Cortisol is vital in our bodies to help to regulate our blood pressure, blood sugar, and salt levels in our blood, and also as part of the stress response to infection, illness or other physical stress like an injury or operation.

Normally, when you have a cold or an infection, or in any situation where your body is put under stress, your adrenal glands produce more cortisol. This helps your body to fight the bug or respond to whatever the stress is. If you have adrenal suppression, this will not happen - this means that if you have a cold, infection or some other source of physical stress, you may have to increase your hydrocortisone to avoid becoming deficient.

Equally, if you have a bug or are vomiting for any reason, and are unable to keep down your hydrocortisone tablets, you will need to be admitted to hospital to have IV hydrocortisone until you are able to take tablets again, and again the dose may have to be increased.

If you do become deficient in steroid, either because you are ill or under stress and have not increased the dose, or because you have not taken your tablets, you can become extremely unwell very quickly. This is known as an Addisonian crisis, and it can be life-threatening. I don't want to scare you by saying that - it is very easily treatable, provided that it is picked up on. It is only when it gets missed, or when you ignore the symptoms, that it can become dangerous.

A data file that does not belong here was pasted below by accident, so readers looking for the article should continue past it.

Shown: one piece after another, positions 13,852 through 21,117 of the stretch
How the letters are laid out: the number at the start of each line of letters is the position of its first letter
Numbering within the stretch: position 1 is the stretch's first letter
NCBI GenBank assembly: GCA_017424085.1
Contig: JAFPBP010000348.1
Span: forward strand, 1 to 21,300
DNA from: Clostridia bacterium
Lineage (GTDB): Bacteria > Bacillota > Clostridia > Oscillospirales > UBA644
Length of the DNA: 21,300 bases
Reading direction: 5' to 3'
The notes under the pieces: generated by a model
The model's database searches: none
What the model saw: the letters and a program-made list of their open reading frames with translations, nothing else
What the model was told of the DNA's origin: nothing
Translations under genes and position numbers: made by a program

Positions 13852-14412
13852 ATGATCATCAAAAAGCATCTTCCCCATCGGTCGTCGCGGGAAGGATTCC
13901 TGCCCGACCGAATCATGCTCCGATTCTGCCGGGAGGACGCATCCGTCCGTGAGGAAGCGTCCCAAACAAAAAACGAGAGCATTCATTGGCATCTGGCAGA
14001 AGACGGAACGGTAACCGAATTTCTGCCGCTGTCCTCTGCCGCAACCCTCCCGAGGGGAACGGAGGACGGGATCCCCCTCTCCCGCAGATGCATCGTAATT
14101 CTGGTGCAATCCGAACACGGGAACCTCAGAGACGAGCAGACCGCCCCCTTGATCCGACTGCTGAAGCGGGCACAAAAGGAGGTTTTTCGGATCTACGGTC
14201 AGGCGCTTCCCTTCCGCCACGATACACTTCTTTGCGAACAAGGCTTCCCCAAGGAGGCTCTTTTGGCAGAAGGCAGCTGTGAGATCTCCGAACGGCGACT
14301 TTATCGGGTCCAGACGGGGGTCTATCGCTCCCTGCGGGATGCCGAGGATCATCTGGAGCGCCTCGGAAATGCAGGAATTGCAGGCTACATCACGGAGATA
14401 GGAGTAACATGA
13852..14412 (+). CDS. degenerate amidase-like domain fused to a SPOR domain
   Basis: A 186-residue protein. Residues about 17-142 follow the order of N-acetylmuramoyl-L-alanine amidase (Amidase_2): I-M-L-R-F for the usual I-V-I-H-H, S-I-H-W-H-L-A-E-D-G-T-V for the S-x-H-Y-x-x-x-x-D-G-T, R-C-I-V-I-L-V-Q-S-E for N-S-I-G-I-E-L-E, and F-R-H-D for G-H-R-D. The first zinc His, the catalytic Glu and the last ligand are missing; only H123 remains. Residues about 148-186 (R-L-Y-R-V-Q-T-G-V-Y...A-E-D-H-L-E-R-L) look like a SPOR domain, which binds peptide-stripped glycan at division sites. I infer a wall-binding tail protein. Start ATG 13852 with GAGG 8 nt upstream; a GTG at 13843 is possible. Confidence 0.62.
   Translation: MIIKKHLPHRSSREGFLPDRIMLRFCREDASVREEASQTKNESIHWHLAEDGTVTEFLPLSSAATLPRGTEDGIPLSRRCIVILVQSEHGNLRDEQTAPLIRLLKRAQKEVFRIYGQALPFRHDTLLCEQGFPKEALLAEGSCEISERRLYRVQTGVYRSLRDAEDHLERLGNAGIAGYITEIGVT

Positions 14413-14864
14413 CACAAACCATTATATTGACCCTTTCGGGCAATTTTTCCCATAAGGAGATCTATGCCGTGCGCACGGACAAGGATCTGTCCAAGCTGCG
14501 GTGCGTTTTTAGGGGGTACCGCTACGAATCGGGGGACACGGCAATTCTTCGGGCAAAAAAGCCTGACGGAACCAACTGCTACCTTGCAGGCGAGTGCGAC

The symptoms of an Addisonian crisis can be quite vague and non-specific at first. They include lack of energy, weakness, nausea, vomiting, abdominal pain, headache, dizziness (especially on standing), fainting, and confusion. Eventually, if it is not treated, Addisonian crisis can cause complete collapse. It is common to have very low blood pressure and blood sugar and to have deranged salts in the body. It needs to be treated in hospital, and the treatment is usually antibiotics for the underlying infection, IV hydrocortisone and IV fluids. Usually people make a very quick recovery once it is correctly diagnosed and treated.

It's vital that if you have a cold or infection, or if you have any of the symptoms above, even without a clear cause, you consult your doctor immediately. They may advise you to increase your oral hydrocortisone, or they may admit you to hospital for treatment. It's vital, too, that you tell ANY doctor involved with treating you for anything that you have this problem. You should also get a Medic Alert bracelet saying that you have adrenal insufficiency and may be prone to Addisonian crisis.

Please don't be frightened by all of this. The vast majority of people with adrenal suppression lead perfectly normal lives and manage their own hydrocortisone by adjusting the dose themselves, once they get used to it. There are certain things that you have to look out for, to keep yourself safe, but you will soon get the hang of it. is a really good website with good information about Addison's disease (which is primary adrenal failure - ie not due to steroids) and secondary adrenal insufficiency.

Hope this helps

Em H